A study in the Science Translational Medicine journal discovered a new strategy for overcoming herpes viruses in mice, rabbits and guinea pigs. The new methods looks at the epigenetics of virus using the protein package complexes that determine when genes are turned on and off. When a herpes virus leaves the latent phase, it unbundles its genes inside these protein complexes, so they are turned off and can begin to replicate and spread. Researchers of this study found that when they inhibit an enzyme, LSD1, those genes stay bundled and inactivated remaining in the latent phase. To inhibit the LSD1 enzyme, the researchers used tranylcypromine which is an antidepressant.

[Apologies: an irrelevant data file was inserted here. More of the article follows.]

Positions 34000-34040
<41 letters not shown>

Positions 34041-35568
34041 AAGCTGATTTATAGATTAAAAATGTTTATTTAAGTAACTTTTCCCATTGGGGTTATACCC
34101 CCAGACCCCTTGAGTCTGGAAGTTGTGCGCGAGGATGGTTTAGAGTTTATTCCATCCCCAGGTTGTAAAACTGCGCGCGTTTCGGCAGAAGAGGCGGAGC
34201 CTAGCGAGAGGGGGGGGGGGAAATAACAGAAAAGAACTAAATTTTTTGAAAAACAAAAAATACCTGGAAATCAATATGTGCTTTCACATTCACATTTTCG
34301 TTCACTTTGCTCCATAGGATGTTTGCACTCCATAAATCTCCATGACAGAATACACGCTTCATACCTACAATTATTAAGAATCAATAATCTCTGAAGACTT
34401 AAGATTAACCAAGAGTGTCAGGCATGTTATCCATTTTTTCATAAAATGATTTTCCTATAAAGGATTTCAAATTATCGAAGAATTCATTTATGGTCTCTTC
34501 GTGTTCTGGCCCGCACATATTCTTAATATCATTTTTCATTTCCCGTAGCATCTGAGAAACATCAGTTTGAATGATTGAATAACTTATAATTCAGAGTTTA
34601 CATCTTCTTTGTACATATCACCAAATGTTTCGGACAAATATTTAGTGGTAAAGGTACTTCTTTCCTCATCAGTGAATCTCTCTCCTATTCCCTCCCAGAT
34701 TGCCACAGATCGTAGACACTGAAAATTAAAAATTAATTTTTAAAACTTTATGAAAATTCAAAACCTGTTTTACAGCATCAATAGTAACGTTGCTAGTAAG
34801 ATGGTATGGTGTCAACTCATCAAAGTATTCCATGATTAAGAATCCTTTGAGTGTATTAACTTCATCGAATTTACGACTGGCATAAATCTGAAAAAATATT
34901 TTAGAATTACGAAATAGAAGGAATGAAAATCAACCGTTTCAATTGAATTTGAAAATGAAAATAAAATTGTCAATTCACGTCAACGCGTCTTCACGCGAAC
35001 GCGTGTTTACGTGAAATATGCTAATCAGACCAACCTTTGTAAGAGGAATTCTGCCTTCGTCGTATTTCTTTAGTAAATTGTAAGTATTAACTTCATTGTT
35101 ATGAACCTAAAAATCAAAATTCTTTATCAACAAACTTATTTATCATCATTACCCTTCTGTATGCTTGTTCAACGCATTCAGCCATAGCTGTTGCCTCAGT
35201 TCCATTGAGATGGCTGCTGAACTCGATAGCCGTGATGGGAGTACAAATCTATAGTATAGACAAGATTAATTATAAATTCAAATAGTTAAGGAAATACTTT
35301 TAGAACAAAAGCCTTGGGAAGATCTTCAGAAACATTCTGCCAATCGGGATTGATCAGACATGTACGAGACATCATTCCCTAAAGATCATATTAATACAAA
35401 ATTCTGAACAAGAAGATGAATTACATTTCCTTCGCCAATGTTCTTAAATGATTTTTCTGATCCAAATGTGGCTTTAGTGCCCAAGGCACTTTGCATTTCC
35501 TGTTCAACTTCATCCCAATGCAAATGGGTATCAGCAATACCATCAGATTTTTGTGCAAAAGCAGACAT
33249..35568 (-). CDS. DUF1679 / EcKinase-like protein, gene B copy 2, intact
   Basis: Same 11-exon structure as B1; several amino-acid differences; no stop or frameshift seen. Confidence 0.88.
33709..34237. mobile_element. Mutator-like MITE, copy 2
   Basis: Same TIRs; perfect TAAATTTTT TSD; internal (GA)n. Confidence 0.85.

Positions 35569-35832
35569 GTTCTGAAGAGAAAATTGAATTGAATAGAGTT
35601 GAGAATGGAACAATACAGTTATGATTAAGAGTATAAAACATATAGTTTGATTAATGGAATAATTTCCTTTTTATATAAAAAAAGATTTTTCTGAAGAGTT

This epigenetic method to keep herpes latent seems very effective. For mice, after being given the antidepressant, far fewer mice died or had the virus spreading throughout their body. For guinea pigs, there was a much lower level of lesion recurrences. For rabbits, there were far fewer recurrences and far less shedding of the virus. Potentially, this method is promising for other viruses that go latent such as human immunodeficiency virus and herpes zoster virus.